Star Trek – Balance Of Terror

★★★★ December 15, 1966 Season 1 Episode 14

If you want to see where we are…and you missed a few…HERE is a list of the episodes in my index located at the top of my blog.

This show was written by Paul Schneider and Gene Roddenberry

Star Trek: The Original Series

Before we get to the review and story…this is  Grace Lee Whitney’s last episode with Star Trek. There are two stories about why she was let go. I will cover it when I do the First Season review in a few weeks…it’s not good and should not have happened. She would not appear again until the first movie came out in 1979.

Excellent Episode! This episode starts off with an attempted marriage on the Enterprise with Kirk about to lead the ceremony. When everyone was ready… a distress call came and everyone went back to their posts. Romulans are attacking a space post and the Enterprise is going to investigate.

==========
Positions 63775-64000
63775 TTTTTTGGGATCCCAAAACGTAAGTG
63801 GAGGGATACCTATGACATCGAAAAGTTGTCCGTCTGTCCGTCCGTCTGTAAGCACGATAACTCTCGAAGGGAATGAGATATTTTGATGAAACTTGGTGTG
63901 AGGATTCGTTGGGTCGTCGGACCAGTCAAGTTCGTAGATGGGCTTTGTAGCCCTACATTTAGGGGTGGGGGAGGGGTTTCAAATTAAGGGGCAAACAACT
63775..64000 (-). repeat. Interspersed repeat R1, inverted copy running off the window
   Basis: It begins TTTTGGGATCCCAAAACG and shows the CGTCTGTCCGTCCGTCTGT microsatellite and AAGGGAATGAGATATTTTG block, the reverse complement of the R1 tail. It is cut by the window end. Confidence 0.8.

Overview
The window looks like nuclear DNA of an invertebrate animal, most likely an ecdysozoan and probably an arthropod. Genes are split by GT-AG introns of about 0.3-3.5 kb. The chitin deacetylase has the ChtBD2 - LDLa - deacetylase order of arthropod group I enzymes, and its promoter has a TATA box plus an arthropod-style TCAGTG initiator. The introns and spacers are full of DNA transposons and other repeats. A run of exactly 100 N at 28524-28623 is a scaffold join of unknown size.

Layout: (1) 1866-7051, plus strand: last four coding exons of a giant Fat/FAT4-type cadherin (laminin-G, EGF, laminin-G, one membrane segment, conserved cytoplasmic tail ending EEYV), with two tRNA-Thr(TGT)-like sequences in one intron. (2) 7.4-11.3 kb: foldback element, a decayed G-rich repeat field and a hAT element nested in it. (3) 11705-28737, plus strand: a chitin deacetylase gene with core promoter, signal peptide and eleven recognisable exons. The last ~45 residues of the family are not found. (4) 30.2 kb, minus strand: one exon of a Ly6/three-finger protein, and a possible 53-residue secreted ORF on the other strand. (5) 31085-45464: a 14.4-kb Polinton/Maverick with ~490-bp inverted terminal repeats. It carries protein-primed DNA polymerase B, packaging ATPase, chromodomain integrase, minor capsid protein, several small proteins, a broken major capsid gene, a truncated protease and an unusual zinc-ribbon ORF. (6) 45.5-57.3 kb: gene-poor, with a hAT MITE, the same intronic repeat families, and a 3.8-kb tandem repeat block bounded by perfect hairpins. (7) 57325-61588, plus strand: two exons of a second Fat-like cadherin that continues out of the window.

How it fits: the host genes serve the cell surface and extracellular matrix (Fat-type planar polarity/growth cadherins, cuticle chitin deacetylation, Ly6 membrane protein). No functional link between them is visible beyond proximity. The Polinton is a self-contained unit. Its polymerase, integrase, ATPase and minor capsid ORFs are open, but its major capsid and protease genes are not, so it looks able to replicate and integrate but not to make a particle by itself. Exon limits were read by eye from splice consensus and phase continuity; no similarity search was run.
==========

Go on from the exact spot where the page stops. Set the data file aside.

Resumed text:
Star Trek

This episode is confined to the Enterprise and this is amazing because an episode just on the Enterprise could easily have been static and dull. But, because the writing was so fantastic and the main characters written and acted so well. Overall it’s very tense and exciting. For all of you die-hard Star Trek fans you will recognize Mark Lenard as the same actor who later played Spock’s father.

The Romulans and Vulcans descend from the same ancestor species…both have the same ears and some of the same traits. The writers lay down a not-so-subtle sub-text involving racial prejudice and bigotry. It’s clever that they do this by involving two alien races (Vulcans and Romulans), instead of those we are so generally used to, black and white, North and South, Semitic/anti-Semitic. It helps one to step outside the box of common stereotypes to question why one race, religion, or nationality is any better or worse than another.